Daylight - 60fps “e-paper-ish” Android tablet

I certainly don’t need this, and at $730 it’s a very expensive choice for something that would effectively just be a luxury Kindle for me, but man if that screen works as well as it seems in videos, I’d enjoy using one of these.

Dang, if it was half that I’d buy it. I’ve long wanted a hardback-sized e-paper reader with a bit more resolution than a Kindle.

I just drained my “frivolous tech” budget on one of the new iPads and don’t regret it in the least, but a year from now if the Daylight is successful and still tempting (and maybe on a version two with cellular options?), I could see myself grabbing one.

Looks very nice, but too expensive.

They seem to really push using the pen to write and sketch. I just don’t use my Scribe pen at all. I’d use it as an e-reader, and while the resolution might be better I’m happy enough with my Scribe’s resolution. I read stuff that is all text, no pics.

I’m honestly not even sure what they are trying to sell me.

If you want a friendly computer that’s good for your mental health, just don’t install any social media on it. And maybe avoid a web browser.

This feels like it’s pushing to be a “lifestyle” brand thing as opposed to just being tech.

This is my plan too.

I don’t really begrudge the “lifestyle” branding. That’s not the appeal for me, but seems like a reasonable attempt to differentiate itself from iPads and other Android tablets.

Since owning my first Kindle Paperwhite I’ve just always wanted to see e-ink/e-paper screens taken further. I’m still hoping for color someday, but if this is really a well-functioning 60fps e-paper screen, that appeals to me just on an aesthetic and novelty level. I don’t really buy the blue-light circadian rhythms stuff as a proven benefit, but I do appreciate it as a preference.

I got my iPad as an on the go web browsing/emailing/google doc’ing device since we only have one laptop at the house—the indulgent part of this purchase was getting an iPad Pro for my gadget nerdery instead of the cheapest option which would’ve sufficed. In the same way I could imagine a slightly more mature and proven version of this filling that role. Same basic functionality met, and just a different flavor of my gadget enthusiasm addressed as a luxury.

Same - love the size, hate the price, not going to be a first adopter.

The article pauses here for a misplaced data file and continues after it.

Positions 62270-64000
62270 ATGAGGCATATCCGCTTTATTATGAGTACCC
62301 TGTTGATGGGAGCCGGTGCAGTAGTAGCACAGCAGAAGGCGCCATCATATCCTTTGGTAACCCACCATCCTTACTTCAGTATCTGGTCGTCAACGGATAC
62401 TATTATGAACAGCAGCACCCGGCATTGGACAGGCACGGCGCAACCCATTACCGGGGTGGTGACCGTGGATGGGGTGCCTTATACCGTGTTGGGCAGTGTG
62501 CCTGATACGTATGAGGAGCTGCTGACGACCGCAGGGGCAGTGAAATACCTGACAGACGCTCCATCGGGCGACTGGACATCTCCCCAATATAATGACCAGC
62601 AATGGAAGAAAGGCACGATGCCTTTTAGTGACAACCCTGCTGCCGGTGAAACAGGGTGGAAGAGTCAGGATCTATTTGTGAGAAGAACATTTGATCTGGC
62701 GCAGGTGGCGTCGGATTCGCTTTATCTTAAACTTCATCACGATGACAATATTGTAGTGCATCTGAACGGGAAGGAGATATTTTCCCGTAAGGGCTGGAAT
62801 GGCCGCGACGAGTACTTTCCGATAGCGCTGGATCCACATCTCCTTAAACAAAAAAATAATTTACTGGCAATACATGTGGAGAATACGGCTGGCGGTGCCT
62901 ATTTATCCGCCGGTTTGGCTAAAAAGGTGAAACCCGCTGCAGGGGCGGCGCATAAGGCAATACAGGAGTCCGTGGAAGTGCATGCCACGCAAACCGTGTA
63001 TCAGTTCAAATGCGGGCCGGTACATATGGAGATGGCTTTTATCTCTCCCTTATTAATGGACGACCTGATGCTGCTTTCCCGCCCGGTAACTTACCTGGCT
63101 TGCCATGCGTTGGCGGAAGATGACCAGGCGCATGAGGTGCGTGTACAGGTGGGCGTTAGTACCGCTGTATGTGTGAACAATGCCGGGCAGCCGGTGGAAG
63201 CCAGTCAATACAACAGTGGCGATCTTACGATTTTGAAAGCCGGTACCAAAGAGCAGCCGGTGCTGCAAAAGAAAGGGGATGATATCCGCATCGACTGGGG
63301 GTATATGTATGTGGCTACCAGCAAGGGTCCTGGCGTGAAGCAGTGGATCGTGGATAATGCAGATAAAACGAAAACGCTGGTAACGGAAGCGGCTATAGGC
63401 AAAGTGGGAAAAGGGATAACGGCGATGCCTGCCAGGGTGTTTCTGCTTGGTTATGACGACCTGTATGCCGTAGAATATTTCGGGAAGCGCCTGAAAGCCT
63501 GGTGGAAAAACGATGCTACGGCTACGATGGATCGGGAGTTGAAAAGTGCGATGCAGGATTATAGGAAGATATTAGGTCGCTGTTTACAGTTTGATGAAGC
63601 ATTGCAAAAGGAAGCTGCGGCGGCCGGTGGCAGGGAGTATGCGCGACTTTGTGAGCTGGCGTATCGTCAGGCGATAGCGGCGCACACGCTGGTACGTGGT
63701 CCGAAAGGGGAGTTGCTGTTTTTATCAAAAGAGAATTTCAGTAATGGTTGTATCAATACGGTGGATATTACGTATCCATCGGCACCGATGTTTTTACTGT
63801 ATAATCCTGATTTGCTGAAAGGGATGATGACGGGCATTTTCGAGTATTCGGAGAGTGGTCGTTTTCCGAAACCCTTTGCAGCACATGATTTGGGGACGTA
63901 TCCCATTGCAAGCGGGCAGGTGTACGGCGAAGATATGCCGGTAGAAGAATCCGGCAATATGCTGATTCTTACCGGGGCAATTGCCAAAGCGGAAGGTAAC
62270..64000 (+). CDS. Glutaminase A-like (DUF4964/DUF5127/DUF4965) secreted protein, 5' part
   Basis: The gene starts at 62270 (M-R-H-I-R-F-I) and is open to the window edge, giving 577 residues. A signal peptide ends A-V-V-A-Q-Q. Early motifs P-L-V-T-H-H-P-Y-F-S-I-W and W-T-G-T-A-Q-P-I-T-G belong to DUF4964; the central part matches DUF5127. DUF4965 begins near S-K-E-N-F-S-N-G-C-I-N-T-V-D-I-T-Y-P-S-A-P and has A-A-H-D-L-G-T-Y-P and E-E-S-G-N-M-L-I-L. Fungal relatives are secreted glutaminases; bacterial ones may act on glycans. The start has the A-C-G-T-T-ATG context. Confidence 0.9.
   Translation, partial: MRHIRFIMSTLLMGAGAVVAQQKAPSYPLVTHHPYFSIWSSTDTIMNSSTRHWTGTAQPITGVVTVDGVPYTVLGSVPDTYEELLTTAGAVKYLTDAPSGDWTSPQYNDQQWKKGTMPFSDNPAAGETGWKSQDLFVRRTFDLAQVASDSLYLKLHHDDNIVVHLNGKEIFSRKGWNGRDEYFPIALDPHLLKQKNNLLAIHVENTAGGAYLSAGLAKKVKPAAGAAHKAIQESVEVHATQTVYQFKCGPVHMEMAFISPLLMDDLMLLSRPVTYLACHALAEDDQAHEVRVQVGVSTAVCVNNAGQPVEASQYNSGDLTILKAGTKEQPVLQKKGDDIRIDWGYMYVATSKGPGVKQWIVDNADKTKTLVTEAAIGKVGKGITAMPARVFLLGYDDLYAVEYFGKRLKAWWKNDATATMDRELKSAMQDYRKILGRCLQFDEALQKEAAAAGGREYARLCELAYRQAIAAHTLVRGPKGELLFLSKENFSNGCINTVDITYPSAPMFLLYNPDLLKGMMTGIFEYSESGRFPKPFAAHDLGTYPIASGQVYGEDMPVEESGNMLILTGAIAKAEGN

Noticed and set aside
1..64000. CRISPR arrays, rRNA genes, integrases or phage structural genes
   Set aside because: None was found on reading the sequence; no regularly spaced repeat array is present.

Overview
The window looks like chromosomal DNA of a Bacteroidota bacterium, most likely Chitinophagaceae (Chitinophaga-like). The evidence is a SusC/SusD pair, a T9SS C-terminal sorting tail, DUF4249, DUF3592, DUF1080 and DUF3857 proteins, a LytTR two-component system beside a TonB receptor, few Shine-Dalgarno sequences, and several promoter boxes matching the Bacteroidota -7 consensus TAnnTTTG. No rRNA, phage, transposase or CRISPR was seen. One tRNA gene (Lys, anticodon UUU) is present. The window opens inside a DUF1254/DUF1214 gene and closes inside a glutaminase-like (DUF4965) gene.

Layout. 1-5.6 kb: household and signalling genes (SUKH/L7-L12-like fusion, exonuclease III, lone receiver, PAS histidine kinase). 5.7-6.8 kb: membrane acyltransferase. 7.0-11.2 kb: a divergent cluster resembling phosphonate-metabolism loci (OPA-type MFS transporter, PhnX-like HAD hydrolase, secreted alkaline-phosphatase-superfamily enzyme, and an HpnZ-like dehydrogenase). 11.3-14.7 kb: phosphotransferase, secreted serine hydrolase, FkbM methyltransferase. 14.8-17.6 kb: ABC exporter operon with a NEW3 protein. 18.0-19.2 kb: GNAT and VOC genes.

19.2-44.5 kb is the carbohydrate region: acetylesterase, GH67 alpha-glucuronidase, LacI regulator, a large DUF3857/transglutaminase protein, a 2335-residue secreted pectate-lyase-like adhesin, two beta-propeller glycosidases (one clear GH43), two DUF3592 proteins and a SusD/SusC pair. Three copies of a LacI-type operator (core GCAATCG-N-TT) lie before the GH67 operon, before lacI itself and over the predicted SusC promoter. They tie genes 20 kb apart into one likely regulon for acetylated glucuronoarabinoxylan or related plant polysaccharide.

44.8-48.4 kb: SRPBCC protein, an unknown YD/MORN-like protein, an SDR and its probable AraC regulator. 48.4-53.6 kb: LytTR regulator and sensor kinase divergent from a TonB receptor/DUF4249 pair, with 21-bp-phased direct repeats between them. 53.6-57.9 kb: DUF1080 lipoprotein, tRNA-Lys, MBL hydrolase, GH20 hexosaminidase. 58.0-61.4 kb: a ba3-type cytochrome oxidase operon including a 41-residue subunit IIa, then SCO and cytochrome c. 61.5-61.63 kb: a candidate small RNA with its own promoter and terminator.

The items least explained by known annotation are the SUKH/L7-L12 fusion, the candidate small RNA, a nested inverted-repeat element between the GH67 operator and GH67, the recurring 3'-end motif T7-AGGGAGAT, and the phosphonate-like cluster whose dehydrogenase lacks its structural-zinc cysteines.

I might be interested as a Kindle upgrade/replacement but the price will need to come down significantly from $730.

The inability to watch HD video in color on this thing seems like a deal breaker for any form of mass market appeal. Good luck I guess?

I’d love a B&W e-ink reader with responsive controls and non-flaky software. That’s pretty much what I’d want–a Scribe or even a Paperwhite that wasn’t crippled with Amazon’s crappy software.

This looks incredible. I’d love to read in the evenings from my instant paper account without having to jump through hoops to side load onto my nook. I’d love to browse quarter to three on this and then shift over to reading. I’d love to be able to type and do other stuff on that same screen.

I’ll definitely be keeping an eye on this company, as that price is too high!

That looks nice, I’m curious how open it is in terms of running any Android app, or of it only runs stuff specifically designed for it.

Err. I bought an Onyx Boox 8" thing last year. This doesn’t look too different. Sure, the Android implementation is wacky (saying as someone who’s had Android devices of every shape, size and brand since the beginning), but it can be very powerful in terms of adjusting resolution/refresh/etc. to tailor to your task (reading/drawing/etc). Also, getting a new pen helped- I grabbed the Staedler Digital Norris Jumbo, and it feels so nice on the screen.

I wonder how it compares to the ReMarkable. I’d love it if e-ink displays continue to improve, and end up being very usable for general computing.

My main gripe with ReMarkable (which a colleague swears by) is the proprietary system. Makes cross platform articles, notes, books etc a big pain in my estimate. Some fork of Android makes so much more sense - at least for my use case.

Yeah, it doesn’t make a lot of sense to use something else for a tablet. It does look like it is running a linux kernel, so possibly some different config options, and possibly a driver or patches for the display. Then whatever they are running on top of it for the interface.

The title just hit me and I didn’t read the article, if this thing is 60 fps then it’s always refreshing, vs. e-ink which only uses power to change the cuttlefish skin? Ain’t that just a tablet?

I don’t really know how e-ink or e-paper are defined. It’s black and white and has an optional backlight, so like a Kindle, it’s viewable with or without the backlight (if illuminated by the world around you, of course).

If refresh rate and power consumption are core to the definition of e-ink or e-paper than I guess this isn’t that, but I don’t know what else to call it.

Googling a bit, it looks like it’s a monochrome transflective LCD screen. So yeah, a tablet with a screen that doesn’t require a backlight when there’s decent ambient light.

Hopefully it’s a nice device, but the marketing copy gives me the heebie-jeebies. Literally the only “calming” thing about it is the fact that the backlight for nighttime use avoids blue light. Which is great, but not exactly revolutionary.

You can find a bit (and I do mean a bit) more detail posted by the company founder here.